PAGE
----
- Auditor General Tsakani Maluleke submitted the Road Accident Fund’s audit report to Parliament, despite the fund’s attempts to stop her.
- In June last year, the RAF announced that it cut its liabilities by over R300 billion by simply changing an accounting policy.
- But the Auditor General found the change was inappropriate.
Auditor General Tsakani Maluleke has written to National Assembly Speaker Nosiviwe Mapisa-Nqakula, telling Parliament that she submitted the Road Accident Fund’s (RAF) audit report for the 2020-21 financial year, despite the fund going to great lengths to prevent its publication.
However, Minister of Transport Fikile Mbalula said in his own letter that he could not table the RAF annual report and financial statements, because of changes in the entity’s accounting policy where it relates to claims liabilities.
In June last year, the RAF announced that it cut its liabilities by over R300 billion by simply changing an accounting policy.
The change dealt with the International Financial Reporting Standards (IFRS) the RAF was using, specifically how it dealt with insurance contracts.
But in her letter to Nqakula, Maluleke said her office evaluated the change in accounting policy and concluded that it was inappropriate.
In February the North Gauteng High Court in Pretoria dismissed a case by the RAF to prevent the publication of the audit report.
“RAF has embarked on a litigation process to prevent me from making this audit report public and seeking an order to set aside my audit report. The first part of the order seeking an interdict to prevent me from making the audit report public, was heard and dismissed by the Gauteng High Court,” said Maluleke.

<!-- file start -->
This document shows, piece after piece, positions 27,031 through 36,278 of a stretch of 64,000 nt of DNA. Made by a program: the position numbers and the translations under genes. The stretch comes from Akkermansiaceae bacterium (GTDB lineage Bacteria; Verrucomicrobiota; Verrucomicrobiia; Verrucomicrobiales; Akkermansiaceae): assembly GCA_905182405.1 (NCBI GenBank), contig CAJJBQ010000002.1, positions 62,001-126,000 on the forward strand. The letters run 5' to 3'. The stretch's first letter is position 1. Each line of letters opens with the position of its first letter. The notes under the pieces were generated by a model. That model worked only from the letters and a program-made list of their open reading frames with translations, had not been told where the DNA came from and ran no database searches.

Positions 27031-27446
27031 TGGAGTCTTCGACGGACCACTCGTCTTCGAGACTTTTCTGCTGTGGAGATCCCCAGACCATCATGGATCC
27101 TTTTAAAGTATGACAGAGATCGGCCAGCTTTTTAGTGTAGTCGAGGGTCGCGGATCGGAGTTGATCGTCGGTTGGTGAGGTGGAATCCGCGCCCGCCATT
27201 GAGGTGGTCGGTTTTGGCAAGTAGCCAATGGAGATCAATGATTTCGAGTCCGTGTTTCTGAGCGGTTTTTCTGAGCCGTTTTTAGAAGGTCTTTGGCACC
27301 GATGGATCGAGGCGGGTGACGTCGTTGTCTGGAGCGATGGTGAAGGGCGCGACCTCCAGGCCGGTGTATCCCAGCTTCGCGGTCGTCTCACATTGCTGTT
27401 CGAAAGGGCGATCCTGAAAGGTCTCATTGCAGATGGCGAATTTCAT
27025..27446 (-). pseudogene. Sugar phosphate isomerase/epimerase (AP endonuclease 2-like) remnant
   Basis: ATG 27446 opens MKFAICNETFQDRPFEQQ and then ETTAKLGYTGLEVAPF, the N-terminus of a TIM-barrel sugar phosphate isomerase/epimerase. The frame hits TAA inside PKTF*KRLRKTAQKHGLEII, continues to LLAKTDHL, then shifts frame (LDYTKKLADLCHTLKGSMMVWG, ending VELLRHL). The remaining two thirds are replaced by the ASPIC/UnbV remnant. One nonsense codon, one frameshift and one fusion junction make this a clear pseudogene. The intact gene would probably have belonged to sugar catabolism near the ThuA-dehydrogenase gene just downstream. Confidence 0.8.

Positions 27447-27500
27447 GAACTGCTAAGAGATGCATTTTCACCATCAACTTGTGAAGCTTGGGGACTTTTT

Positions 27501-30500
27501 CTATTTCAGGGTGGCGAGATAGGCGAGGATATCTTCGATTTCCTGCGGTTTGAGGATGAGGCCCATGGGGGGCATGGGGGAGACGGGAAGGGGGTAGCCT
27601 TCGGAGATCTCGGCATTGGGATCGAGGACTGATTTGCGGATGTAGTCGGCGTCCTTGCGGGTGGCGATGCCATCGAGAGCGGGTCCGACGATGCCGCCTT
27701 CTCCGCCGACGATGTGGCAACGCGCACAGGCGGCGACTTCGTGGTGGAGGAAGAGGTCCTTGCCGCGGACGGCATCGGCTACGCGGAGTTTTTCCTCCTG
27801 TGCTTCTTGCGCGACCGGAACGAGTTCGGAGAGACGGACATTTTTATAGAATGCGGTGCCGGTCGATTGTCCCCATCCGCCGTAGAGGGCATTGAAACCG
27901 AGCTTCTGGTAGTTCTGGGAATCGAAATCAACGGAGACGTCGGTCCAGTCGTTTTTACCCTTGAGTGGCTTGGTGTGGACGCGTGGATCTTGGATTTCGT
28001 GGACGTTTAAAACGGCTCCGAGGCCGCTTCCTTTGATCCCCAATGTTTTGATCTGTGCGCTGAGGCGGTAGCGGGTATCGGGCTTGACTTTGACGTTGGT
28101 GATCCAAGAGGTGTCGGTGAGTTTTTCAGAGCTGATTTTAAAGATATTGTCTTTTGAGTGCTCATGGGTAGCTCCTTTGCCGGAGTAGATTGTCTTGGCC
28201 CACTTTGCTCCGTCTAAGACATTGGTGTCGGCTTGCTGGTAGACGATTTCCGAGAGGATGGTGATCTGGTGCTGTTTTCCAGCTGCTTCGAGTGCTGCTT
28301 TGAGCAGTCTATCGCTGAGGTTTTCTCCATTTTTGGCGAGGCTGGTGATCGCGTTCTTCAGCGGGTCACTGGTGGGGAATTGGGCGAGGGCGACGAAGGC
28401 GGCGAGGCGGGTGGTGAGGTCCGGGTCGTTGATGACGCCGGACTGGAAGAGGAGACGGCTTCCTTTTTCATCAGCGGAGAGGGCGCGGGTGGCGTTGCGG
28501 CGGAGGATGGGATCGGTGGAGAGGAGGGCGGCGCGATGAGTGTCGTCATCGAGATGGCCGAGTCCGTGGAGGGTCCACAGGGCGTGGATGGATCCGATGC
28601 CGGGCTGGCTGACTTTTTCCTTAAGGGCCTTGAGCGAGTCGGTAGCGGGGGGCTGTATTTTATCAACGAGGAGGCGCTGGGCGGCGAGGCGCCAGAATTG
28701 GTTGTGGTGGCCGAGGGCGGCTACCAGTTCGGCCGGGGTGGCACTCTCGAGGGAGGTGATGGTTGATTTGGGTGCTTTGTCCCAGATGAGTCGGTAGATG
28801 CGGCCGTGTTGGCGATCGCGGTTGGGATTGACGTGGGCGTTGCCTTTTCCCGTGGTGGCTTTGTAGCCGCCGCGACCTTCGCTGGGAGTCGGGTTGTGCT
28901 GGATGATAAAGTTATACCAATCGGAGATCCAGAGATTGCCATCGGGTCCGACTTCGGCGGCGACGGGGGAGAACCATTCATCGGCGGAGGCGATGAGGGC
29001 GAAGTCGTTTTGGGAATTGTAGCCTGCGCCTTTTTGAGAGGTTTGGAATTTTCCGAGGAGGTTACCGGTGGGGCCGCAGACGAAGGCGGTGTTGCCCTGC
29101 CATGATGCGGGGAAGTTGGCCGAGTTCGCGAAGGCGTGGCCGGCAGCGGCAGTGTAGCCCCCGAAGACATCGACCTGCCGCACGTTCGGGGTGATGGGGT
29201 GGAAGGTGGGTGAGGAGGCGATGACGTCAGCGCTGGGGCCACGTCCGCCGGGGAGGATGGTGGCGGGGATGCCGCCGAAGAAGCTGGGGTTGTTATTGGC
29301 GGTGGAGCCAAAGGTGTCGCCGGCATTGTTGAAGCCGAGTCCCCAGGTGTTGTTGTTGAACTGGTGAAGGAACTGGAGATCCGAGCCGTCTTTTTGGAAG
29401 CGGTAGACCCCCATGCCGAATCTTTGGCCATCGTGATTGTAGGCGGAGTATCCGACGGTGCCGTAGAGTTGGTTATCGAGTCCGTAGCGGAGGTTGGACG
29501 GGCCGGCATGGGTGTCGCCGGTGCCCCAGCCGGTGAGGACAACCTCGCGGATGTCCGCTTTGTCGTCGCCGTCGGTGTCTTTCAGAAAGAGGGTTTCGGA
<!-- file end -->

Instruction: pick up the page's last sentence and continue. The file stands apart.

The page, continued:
Maluleke said the RAF applied for leave to appeal that judgment and sought to review the audit report in what she says has been a protracted, delayed process.
“At the date of signing this correspondence, I am advised that there is nothing in law preventing me from publishing the audit report, if not tabled by the executive authority,” Maluleke said.
The submission of an annual report complete with financial statements and an audit report is a legal requirement for organs of state in terms of the Public Finance Management Act within the conclusion of that annual report’s respective year by the end of March. The tabling of the final report in Parliament is done by the minister, as a member of the legislature.
Citing the PFMA read with the Public Audit Act (PAA), Maluleke said if an audit report is not tabled in Parliament within a month after its first sitting after an Auditor General submits it, the Auditor General must promptly publish the report.
She said she wrote to RAF management indicating to them that the PFMA and PAA required her to release the audit report, to which RAF management replied that they had already written to Parliament explaining the reasons for the delay.
“I noted the response from the executive authority, however, the PAA requires me to publish the audit report if not tabled and I am advised that I do not have a legal basis for not publishing the audit report.
“As such, I will not be exercising the discretionary powers to issue a special report on the delay as stated in section 65 of the PFMA as there is no legal basis for the delay. More so since the court has stated that there is no basis for the audit report not to be made public,” said Maluleke.
However, Minister of Transport Fikile Mbalula wrote in his own letter to the speaker that the RAF advised him that it was unable to comply with the PFMA to submit its annual report and audited financial statements to him for tabling in Parliament.
“The Accounting Authority contends that the dispute with the Auditor-General, currently before the courts, has a material effect on its ability to meet the requirements of section 55 of the PFMA.
“Section 55 of the PFMA requires that the annual report and financial statement tabled before Parliament must fairly present the state of affairs of the public entity, its business, its financial results, its performance against predetermined objectives and its financial position as at the end of the financial year concerned. In the light of the above, I am therefore unable to table the annual report, annual financial statements, and the audit report of the Road Accident Fund at this stage,” said Mbalula.
Mbalula maintained that a review application was before the courts and that “the outcome may materially affect the content and the conclusions of the report”.
The RAF has been hit with financial and governance challenges over the years, with only one clean audit in the last five financial years. Its 2020-21 audit outcomes are unaccounted for as the audit could not be finalised.